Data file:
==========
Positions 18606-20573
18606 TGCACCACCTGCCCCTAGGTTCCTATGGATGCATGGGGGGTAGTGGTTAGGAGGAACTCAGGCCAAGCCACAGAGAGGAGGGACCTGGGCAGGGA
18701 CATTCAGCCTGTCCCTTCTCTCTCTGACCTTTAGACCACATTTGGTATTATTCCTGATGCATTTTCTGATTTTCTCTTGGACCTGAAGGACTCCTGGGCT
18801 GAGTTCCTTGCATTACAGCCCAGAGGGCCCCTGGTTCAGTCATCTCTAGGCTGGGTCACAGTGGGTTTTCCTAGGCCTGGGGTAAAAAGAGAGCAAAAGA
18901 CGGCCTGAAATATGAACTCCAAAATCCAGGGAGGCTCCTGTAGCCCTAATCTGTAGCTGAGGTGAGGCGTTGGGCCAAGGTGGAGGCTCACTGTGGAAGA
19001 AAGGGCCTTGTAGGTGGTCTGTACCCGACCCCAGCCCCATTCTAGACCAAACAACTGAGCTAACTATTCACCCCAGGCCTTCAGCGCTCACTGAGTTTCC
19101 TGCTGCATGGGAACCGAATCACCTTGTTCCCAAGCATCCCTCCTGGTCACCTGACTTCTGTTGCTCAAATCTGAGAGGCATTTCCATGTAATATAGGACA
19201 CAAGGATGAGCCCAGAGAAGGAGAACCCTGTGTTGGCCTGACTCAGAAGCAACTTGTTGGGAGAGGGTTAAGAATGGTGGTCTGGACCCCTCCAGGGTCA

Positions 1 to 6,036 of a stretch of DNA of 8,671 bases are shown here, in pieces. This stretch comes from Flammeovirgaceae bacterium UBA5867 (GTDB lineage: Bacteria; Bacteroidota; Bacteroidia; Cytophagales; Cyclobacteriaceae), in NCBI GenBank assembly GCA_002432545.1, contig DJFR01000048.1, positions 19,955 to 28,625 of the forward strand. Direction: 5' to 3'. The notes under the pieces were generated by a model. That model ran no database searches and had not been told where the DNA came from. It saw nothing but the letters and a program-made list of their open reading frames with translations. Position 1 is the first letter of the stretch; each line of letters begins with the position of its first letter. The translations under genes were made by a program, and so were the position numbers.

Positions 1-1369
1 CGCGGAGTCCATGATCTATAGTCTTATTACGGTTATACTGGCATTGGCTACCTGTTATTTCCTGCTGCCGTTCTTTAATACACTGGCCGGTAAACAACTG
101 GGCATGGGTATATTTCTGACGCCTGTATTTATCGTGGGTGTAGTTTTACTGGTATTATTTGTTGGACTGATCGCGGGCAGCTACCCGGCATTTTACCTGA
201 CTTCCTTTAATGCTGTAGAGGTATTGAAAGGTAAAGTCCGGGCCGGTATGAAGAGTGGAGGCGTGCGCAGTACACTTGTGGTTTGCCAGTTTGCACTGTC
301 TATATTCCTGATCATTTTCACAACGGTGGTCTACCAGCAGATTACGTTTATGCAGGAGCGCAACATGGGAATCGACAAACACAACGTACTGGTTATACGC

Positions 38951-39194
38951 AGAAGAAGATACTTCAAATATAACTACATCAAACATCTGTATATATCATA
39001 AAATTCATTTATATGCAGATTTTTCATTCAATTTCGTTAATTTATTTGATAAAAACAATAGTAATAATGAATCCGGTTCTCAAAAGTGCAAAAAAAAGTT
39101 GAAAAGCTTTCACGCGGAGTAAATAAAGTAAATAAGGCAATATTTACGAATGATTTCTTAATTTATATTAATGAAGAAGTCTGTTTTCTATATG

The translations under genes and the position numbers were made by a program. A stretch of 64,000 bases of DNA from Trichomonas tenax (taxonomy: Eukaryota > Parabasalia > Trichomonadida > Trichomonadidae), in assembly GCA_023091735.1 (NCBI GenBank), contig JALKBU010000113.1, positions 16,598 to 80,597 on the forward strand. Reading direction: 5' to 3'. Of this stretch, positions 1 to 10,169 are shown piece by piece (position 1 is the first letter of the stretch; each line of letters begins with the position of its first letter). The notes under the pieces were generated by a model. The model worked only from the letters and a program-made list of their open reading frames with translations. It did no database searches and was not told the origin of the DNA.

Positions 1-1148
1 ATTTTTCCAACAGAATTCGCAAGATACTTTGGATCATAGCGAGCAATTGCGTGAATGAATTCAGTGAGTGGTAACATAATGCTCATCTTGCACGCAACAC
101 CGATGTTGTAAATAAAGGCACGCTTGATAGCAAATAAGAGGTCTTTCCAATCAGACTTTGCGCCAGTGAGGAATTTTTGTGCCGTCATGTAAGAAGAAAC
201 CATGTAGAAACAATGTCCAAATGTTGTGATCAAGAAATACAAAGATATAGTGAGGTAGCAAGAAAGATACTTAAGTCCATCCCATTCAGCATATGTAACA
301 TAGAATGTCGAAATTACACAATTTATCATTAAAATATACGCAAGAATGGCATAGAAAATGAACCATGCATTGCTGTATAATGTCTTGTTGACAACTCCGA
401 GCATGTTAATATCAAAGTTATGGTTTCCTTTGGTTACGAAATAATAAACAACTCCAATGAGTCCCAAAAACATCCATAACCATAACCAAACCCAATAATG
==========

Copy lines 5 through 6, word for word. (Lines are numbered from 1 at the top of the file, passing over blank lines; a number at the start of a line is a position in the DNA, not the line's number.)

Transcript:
18901 CGGCCTGAAATATGAACTCCAAAATCCAGGGAGGCTCCTGTAGCCCTAATCTGTAGCTGAGGTGAGGCGTTGGGCCAAGGTGGAGGCTCACTGTGGAAGA
19001 AAGGGCCTTGTAGGTGGTCTGTACCCGACCCCAGCCCCATTCTAGACCAAACAACTGAGCTAACTATTCACCCCAGGCCTTCAGCGCTCACTGAGTTTCC